Kabasa – African Sunset (1982/2019)

Kabasa - African Sunset (1982/2019)
Artist: Kabasa
Album: African Sunset
Genre: Afro-Funk, Soul
Origin: South Africa
Released: 1982/2019
Quality: mp3, 320 kbps
Rainbow Children (06:23)
Mafeteng (05:54)
African Sunset (04:06)
Feeling of the 60’s (06:40)
Walking in the Jungle (05:01)
Awundiva (04:40)
Happy to Be Me (05:38)
Sengiyesaba (06:25)


BBE are going to be releasing a swathe of hard to find records from the great African continent and they begin with this super-rare and cooking album from South Africa’s Kabasa. ‘African Sunset’ was originally released in 1982 on the quickly defunct Lyncell Records label so this really is a diggers dream. The band came together in Soweto and comprised of vocalist and bassist Tata “TNT” Sibeko, guitarist Robert “Doc” Mthalane and percussionist Oupa Segwai, recording three potent long players in early-80s Johannesburg. Once part of the iconic Afro-rock band Harari, Mthalane and Segwai teamed up with Sibeko for Kabasa’s debut in 1980 changing their sound to suit the disco era.

’African Sunset’ would be their third and final album and is honestly difficult to pigeonhole. Afro-rock, jazz, boogie and disco-funk is melded with instantly recognisable South African vocals and traditional sounds. The newest member, percussionist and flautist Mabote “Kelly” Petlane really adds to the quality of the songwriting and his lines are superb throughout. This is (trigger warning) fusion at it’s best.

Guitarist Robert “Doc” Mthalane has been described as the Jimi Hendrix of South Africa but to be frank, I don’t see that. His style is harder to define. At times when he’s rocking out (on ‘Walking In The Jungle’), Funkadelic/Parliament’s Eddie Hazel comes to mind but then he can flip to a 80s hip post-punk jangle and shimmering sound reminiscent of Roxy Music’s Ray Manzanera or Talking Heads especially on ‘Awundiva’, a performance dripping with melodies and hooks that lovers of current artists like Conan Mockasin or sensual AOR would pull beach faces to.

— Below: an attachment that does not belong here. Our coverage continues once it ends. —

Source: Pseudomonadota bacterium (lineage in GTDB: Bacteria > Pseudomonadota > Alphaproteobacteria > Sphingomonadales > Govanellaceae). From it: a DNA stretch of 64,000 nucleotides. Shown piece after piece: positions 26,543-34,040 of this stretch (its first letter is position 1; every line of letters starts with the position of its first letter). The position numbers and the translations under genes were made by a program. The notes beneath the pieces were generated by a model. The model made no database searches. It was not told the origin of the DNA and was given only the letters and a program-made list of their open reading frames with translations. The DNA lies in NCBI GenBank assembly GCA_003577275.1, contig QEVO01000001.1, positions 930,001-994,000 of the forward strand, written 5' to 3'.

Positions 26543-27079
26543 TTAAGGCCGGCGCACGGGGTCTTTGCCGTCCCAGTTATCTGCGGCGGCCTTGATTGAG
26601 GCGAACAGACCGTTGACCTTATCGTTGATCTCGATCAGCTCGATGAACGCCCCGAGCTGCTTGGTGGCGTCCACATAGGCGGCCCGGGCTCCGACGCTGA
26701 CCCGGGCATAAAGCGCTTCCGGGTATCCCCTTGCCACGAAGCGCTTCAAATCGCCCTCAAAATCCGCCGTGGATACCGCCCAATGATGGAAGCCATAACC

Opener (see top) ‘Rainbow Children’ kicks off like it’s going to move into jazz rock territory but quickly locks into a heavy funk groove with a nod to Richie Havens’’Going Back To My Roots’. There are obvious American references throughout the record but South Africa is always there, ‘Mafeteng’ is pure township jive and is really quite something. Cosmic (even Santana-esque) depth is added by keyboardist Madoda Malothana and he can truly switch on the funk with a star turn on the angular ‘Happy To Be Me’, the arrangement and playing absolutely nailed into a dancefloor bomb. It needs stating how full this record sounds, the album is self-produced by the band and stands tall next to much of the best of the time. Rock solid with power and nuance, this is going to sound serious on an audiophile system or PA, the rhythm section alone will appease the party!

‘African Sunset’ stands out in the currently swamped African reissue market due to it’s accomplished songwriting and production but also because it doesn’t sound like much out there. This isn’t Afro-disco or particularly traditional though it contains touches of both. Kabasa by this stage are a band at the height of their powers, confident, swaggering and prepared to try ideas less able musicians would baulk at. As you can tell, it’s grown on me. A lot.